So this has been a lot of rambling and I don’t even know if it makes any sense or not, but it’s what’s been on my mind. What are your goals/hopes/dreams as a parent?


4 responses to this post.

  1. Oh I love this post. All of the above (but not the church thing)
    I want to have kids that are active and I want to be able to run about with them and play frisbee. I want to get them into circus classes for all kinds of neurodevelopment reasons, and for fun. I want them to learn dance and a martial art for being aware of and grounded in they’re bodies, and for the discipline. I want to teach them the magic of words and the joy of books, I want them to eat healthy, without drama over veges etc (idealistic, huh? I know what a fussy bugger I was as a child). I want to try and teach them tolerance and acceptance of difference, to be able to talk about all the different faiths people have, and that everyone is a person even if they have disabilities, deformity or disfigurement. I want to encourage them to use their imaginations, that if they have an imaginary friend its ok, and if they see things differently to the way I do, its ok too.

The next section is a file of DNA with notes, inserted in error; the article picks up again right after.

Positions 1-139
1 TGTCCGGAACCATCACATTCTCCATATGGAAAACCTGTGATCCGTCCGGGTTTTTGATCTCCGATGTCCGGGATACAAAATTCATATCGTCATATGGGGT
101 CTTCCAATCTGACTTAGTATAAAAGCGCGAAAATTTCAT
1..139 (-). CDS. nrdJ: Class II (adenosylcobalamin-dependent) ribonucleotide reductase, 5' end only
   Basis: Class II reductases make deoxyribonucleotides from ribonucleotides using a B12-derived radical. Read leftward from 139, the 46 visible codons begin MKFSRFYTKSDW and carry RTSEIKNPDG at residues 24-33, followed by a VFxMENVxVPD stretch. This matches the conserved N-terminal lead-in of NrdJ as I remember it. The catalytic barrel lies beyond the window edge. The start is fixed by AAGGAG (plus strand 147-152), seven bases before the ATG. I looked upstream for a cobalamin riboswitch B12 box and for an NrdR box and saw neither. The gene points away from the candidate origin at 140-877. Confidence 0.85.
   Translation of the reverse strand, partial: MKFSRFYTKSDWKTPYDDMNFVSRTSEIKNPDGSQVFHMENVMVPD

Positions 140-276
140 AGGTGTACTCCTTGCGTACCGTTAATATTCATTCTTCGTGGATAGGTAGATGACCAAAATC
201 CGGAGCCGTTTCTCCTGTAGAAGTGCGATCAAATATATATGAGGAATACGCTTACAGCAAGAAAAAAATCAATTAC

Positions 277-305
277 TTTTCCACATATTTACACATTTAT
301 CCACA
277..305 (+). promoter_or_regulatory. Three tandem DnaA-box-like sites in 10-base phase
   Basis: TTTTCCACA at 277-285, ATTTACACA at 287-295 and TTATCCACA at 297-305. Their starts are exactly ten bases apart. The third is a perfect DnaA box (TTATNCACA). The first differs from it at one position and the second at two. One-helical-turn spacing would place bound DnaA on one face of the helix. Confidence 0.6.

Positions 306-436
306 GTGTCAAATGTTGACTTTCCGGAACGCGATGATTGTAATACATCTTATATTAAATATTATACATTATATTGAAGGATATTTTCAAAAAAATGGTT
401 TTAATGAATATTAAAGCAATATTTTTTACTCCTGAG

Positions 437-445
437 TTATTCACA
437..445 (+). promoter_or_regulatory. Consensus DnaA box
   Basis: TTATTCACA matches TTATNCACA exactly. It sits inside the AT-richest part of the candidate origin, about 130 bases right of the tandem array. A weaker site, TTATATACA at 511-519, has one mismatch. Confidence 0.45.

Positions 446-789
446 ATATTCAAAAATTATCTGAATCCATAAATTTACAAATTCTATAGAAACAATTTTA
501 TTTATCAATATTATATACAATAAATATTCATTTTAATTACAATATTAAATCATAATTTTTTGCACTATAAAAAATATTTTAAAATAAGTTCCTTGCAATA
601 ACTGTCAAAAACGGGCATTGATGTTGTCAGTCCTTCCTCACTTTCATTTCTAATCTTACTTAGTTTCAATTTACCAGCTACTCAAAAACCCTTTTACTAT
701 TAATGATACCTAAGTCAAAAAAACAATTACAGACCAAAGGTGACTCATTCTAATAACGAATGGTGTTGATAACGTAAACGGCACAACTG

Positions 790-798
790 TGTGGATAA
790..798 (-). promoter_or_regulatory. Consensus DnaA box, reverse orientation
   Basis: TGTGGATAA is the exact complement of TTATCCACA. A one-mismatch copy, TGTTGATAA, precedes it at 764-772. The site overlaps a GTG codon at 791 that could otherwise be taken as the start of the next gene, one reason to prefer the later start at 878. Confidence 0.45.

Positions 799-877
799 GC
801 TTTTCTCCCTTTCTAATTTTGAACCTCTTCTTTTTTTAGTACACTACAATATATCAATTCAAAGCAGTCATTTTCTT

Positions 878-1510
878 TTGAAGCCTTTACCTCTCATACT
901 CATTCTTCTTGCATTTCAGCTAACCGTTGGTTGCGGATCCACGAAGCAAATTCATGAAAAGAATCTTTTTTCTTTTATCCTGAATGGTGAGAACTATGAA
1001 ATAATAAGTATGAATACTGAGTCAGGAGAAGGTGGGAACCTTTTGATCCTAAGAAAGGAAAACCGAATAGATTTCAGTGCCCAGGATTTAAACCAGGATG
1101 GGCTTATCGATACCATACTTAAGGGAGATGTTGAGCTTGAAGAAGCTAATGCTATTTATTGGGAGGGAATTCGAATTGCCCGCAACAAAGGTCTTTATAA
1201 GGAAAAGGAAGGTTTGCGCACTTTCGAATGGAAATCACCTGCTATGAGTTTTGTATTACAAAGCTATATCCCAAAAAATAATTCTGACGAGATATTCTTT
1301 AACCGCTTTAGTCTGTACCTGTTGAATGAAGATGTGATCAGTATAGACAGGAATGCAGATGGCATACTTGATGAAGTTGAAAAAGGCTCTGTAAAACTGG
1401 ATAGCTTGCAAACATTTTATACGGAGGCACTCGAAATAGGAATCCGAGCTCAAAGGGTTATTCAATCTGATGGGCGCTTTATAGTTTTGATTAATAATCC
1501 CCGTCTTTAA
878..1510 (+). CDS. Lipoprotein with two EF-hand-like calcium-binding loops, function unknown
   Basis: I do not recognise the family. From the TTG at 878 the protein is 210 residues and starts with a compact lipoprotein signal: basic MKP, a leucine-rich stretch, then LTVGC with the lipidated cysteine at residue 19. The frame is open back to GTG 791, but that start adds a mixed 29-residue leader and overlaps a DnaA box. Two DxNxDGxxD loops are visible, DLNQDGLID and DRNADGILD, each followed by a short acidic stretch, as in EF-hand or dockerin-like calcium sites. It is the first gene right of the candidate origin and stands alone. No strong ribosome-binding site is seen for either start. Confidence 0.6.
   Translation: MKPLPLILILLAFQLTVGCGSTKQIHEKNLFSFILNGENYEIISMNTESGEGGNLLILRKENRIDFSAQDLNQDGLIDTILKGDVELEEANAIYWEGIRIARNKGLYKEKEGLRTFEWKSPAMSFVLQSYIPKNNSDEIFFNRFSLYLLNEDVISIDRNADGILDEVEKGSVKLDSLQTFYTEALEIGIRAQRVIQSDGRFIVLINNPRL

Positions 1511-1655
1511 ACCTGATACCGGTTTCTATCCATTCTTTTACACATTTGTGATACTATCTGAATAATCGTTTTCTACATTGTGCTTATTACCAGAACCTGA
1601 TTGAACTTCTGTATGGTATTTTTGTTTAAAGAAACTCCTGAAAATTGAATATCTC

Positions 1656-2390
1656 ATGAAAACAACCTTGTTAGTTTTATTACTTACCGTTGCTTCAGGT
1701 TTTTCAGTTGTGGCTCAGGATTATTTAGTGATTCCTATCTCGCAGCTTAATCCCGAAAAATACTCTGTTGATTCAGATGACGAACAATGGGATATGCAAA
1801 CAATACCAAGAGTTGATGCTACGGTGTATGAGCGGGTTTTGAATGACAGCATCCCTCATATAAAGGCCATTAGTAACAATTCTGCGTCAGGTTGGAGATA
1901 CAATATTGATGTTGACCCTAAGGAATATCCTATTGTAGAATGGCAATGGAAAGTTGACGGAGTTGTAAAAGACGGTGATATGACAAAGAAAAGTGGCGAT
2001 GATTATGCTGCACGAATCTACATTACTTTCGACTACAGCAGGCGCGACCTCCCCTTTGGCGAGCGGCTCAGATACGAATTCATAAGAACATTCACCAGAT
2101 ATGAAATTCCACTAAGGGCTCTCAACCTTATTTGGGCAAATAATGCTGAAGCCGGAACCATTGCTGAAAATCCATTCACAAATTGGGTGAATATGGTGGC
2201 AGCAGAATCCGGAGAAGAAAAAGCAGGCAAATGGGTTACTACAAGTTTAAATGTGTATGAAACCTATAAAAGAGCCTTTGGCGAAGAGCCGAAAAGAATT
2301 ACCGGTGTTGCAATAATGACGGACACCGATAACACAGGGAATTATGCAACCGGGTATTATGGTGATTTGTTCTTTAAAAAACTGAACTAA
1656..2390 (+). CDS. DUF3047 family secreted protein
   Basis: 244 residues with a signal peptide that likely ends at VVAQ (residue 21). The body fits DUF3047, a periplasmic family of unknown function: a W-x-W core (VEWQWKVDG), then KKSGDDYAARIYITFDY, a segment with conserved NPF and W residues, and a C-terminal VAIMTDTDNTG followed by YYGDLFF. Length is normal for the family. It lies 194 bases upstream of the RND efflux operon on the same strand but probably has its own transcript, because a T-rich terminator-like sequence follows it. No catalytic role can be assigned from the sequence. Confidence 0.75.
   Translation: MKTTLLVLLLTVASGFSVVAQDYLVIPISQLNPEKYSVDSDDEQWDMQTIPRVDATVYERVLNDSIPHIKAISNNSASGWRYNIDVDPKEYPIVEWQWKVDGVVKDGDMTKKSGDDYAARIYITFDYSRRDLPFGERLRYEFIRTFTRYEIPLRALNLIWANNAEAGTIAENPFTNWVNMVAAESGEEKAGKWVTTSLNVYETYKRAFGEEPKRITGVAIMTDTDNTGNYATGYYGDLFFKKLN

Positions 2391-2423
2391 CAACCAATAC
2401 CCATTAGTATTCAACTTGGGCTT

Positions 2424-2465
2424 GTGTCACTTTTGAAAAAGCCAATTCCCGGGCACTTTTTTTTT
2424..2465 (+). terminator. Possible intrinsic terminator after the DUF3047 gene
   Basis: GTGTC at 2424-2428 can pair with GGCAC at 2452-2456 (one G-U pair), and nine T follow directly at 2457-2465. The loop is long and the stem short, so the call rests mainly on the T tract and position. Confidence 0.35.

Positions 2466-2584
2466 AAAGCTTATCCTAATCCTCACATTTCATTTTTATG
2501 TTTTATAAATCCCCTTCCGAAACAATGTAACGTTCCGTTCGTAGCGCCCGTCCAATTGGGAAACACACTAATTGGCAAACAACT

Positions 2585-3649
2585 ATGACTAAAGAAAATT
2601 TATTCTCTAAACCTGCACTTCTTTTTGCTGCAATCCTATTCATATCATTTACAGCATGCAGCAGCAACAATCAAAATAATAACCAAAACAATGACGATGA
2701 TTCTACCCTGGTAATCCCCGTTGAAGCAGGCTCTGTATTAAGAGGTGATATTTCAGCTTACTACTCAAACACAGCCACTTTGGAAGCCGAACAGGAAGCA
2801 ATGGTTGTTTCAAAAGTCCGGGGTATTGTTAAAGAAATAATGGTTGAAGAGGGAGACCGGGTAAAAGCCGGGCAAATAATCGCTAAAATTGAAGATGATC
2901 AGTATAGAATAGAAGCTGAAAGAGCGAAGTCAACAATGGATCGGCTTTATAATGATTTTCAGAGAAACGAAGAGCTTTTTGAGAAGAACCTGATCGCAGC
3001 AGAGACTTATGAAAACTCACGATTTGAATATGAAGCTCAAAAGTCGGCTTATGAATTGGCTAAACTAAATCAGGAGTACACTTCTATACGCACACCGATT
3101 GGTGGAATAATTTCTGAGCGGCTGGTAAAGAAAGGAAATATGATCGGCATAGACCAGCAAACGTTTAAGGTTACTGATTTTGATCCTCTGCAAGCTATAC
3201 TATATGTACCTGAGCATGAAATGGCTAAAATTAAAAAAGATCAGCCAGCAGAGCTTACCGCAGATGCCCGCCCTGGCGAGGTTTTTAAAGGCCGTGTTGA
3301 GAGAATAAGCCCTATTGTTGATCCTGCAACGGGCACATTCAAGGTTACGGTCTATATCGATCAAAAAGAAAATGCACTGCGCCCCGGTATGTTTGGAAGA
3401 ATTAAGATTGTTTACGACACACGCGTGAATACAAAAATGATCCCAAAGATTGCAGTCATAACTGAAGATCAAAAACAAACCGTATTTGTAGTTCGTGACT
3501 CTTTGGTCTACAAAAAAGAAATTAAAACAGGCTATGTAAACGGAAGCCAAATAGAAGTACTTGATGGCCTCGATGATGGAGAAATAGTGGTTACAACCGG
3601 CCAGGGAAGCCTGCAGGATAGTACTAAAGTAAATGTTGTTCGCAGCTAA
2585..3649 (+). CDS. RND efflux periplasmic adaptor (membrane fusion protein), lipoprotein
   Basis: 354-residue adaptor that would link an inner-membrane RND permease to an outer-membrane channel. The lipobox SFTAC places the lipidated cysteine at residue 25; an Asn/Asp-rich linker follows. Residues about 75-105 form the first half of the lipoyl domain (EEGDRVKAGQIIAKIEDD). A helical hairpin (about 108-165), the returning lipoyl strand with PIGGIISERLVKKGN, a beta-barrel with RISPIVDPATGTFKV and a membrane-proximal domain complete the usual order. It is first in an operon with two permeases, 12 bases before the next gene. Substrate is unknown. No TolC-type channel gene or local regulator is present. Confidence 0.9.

I want them to learn music and have some appreciation for harmony and discord.

    Maybe this sounds like the rantings of a hippy idealistic non-parent . . .


  2. Ya, parents always look at me like “you’ll see!” when I start listing my opinions on parenting… but I think it’s ok to be idealistic. We have to have goals, true? I think I’m going to start putting up my opinions on here so that someday when/if I become a parent I can look back at my ideals and compare my hopes and dreams with reality…


  3. Love your post… you’re so right – all this TTC heartache is about being a parent (not just getting pregnant) and sounds like you’ll be such a great parent :)) xoxo